Church battles local hunger with food fight
At about 7 p.m. this evening, hundreds of kids picked sides in a Lawrence field and prepared to fight.
They yelled taunts across the grass at one another. Rowdy high school boys ripped off their T-shirts in preparation for battle. And then it began.
The two sides rushed for containers filled with the first weapon: flour. After the field and its combatants were covered in a white powdery cloud, streams of red and yellow flew through the air as kids took aim with ketchup and mustard bottles.
Then they ran toward the containers filled with mashed potatoes and gravy. Using their hands as spoons, they poured the liquid potatoes and gravy over each other. To end the adult-sanctioned food fight, the youth, ages 12-19, launched more than 3,000 water balloons to clean off.
Fourteen-year-old Gretchen Boxberger had ketchup dripping down the side of her face and potatoes matted in her hair, but she said her messy clothes and skin were worth it for the fun she had.
“I’d do it again. It was fun trying to hit my friends with the food and chasing each other,” she said.
This had been a food fight that the kids had actually been encouraged to wage. The Third Battle Royal – a Food Fight Against Hunger, was designed to raise awareness of hunger in Lawrence.
Glenn Fletcher, pastor of student ministries at Christ Community Church, said more than 500 youth registered to participate in the food fight and at least 650 people attended the entire event on the church grounds, 1100 Kasold Drive. Other attractions included live music by Jonathan Thulin, hot dogs, popcorn, watermelon, a potato-carving contest and a slip-n-slide covered in chocolate syrup. The donated potatoes used in the food fight were inedible.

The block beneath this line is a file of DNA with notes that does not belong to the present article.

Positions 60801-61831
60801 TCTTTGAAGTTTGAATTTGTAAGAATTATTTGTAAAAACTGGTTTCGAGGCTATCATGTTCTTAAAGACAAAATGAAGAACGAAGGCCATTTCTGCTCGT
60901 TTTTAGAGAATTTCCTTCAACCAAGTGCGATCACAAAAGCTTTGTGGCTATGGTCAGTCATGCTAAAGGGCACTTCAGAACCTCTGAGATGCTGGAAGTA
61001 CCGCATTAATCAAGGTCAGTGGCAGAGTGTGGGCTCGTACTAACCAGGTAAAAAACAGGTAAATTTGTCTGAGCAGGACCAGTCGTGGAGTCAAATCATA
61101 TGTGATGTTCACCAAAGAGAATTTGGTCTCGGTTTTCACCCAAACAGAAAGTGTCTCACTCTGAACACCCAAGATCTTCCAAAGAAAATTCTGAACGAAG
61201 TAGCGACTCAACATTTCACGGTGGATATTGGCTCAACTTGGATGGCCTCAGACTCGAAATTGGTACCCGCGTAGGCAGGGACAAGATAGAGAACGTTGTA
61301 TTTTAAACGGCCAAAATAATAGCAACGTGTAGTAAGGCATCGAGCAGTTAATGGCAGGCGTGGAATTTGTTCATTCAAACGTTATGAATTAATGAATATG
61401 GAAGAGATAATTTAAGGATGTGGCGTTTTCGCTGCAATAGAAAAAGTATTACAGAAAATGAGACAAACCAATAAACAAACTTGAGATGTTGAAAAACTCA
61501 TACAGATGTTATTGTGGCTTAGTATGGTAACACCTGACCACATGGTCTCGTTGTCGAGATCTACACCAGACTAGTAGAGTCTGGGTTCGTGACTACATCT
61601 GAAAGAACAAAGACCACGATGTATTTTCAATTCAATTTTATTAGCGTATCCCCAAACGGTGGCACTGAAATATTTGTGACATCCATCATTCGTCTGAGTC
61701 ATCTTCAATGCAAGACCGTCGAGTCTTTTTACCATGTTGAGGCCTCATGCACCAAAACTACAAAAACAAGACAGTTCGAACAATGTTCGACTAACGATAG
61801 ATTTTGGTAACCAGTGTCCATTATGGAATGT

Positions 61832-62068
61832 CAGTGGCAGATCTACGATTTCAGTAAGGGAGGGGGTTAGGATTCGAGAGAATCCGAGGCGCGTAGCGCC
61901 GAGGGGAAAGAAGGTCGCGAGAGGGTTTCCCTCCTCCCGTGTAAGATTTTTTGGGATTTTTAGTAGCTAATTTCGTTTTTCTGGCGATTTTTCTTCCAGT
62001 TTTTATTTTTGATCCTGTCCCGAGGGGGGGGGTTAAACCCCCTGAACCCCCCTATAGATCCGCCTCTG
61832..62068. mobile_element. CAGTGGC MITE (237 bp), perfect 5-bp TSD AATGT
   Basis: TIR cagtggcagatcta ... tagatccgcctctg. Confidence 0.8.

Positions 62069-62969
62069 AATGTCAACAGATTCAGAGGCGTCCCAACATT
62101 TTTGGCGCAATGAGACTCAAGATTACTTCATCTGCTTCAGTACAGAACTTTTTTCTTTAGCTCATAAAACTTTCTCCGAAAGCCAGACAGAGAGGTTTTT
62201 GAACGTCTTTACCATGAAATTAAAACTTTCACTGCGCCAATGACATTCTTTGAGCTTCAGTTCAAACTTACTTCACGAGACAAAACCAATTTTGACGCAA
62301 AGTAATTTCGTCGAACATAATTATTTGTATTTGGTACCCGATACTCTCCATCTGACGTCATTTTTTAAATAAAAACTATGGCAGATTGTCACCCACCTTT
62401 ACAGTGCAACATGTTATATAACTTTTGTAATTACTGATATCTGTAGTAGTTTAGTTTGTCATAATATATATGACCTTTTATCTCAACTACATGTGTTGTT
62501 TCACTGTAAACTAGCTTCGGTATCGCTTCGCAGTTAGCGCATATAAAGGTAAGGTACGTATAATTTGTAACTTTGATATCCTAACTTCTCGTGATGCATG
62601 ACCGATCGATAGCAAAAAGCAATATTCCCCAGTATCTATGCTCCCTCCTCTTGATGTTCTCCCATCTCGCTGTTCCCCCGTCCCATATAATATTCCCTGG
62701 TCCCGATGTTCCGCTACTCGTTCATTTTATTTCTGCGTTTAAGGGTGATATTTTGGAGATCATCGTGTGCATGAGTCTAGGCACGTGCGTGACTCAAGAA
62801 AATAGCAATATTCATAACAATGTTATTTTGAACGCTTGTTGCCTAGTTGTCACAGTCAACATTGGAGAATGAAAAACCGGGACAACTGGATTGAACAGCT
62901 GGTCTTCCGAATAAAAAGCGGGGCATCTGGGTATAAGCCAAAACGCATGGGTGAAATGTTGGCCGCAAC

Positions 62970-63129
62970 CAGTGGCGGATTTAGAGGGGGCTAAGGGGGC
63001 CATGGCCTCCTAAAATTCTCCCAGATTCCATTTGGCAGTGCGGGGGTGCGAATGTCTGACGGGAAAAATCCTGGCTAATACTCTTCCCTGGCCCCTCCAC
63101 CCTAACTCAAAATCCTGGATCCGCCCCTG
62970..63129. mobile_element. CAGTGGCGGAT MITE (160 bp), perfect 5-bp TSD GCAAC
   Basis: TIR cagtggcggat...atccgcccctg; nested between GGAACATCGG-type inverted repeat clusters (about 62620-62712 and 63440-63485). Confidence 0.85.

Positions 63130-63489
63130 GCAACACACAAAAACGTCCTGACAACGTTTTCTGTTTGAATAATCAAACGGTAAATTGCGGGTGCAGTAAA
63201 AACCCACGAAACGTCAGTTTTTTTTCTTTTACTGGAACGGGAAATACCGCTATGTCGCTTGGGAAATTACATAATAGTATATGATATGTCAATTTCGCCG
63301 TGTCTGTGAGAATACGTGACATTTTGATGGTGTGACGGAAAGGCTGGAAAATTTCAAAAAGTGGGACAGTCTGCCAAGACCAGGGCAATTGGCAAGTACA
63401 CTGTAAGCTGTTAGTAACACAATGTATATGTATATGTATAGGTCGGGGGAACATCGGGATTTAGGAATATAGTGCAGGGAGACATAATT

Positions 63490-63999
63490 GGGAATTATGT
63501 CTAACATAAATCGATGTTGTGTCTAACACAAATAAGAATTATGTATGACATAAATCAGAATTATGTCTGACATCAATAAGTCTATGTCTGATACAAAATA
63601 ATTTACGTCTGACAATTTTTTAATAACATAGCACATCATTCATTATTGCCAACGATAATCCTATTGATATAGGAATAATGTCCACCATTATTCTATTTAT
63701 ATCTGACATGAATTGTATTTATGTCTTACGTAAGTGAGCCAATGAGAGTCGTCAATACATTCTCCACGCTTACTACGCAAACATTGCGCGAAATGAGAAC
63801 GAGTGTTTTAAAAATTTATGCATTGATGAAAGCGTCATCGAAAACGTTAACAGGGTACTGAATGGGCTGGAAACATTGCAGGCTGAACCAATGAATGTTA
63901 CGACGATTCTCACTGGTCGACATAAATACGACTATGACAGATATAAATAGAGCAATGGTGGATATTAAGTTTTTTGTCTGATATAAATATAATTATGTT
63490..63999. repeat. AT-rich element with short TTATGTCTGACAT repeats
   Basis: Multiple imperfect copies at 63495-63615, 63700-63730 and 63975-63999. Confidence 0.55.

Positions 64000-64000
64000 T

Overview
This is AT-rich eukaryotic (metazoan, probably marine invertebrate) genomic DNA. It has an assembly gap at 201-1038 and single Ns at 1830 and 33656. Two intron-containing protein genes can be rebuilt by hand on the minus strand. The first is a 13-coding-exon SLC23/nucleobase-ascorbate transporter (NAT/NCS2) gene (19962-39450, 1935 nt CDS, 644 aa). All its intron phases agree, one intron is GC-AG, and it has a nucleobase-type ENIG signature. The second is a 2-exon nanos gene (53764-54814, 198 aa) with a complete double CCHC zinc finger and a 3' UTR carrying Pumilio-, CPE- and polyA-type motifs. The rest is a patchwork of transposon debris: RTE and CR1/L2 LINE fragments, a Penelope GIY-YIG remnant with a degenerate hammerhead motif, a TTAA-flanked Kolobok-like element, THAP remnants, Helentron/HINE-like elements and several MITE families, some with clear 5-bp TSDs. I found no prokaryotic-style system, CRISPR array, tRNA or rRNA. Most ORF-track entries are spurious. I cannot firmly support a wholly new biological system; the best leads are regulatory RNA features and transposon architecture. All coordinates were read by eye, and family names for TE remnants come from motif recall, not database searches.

Fletcher estimated that the event helped the church collect about 2,600 pounds of food for Just Food, the Douglas County food bank, but he won’t know for sure until it’s officially weighed by the organization on Monday.
“One of the biggest needs we have in the community is people who can’t afford to eat,” Fletcher said.
The church had a goal to raise 5,000 pounds of food, and although it didn’t meet that number, Fletcher said the number of people who came to Third Battle Royal exceeded expectations and helped remind the community of the need to help those less fortunate in Douglas County.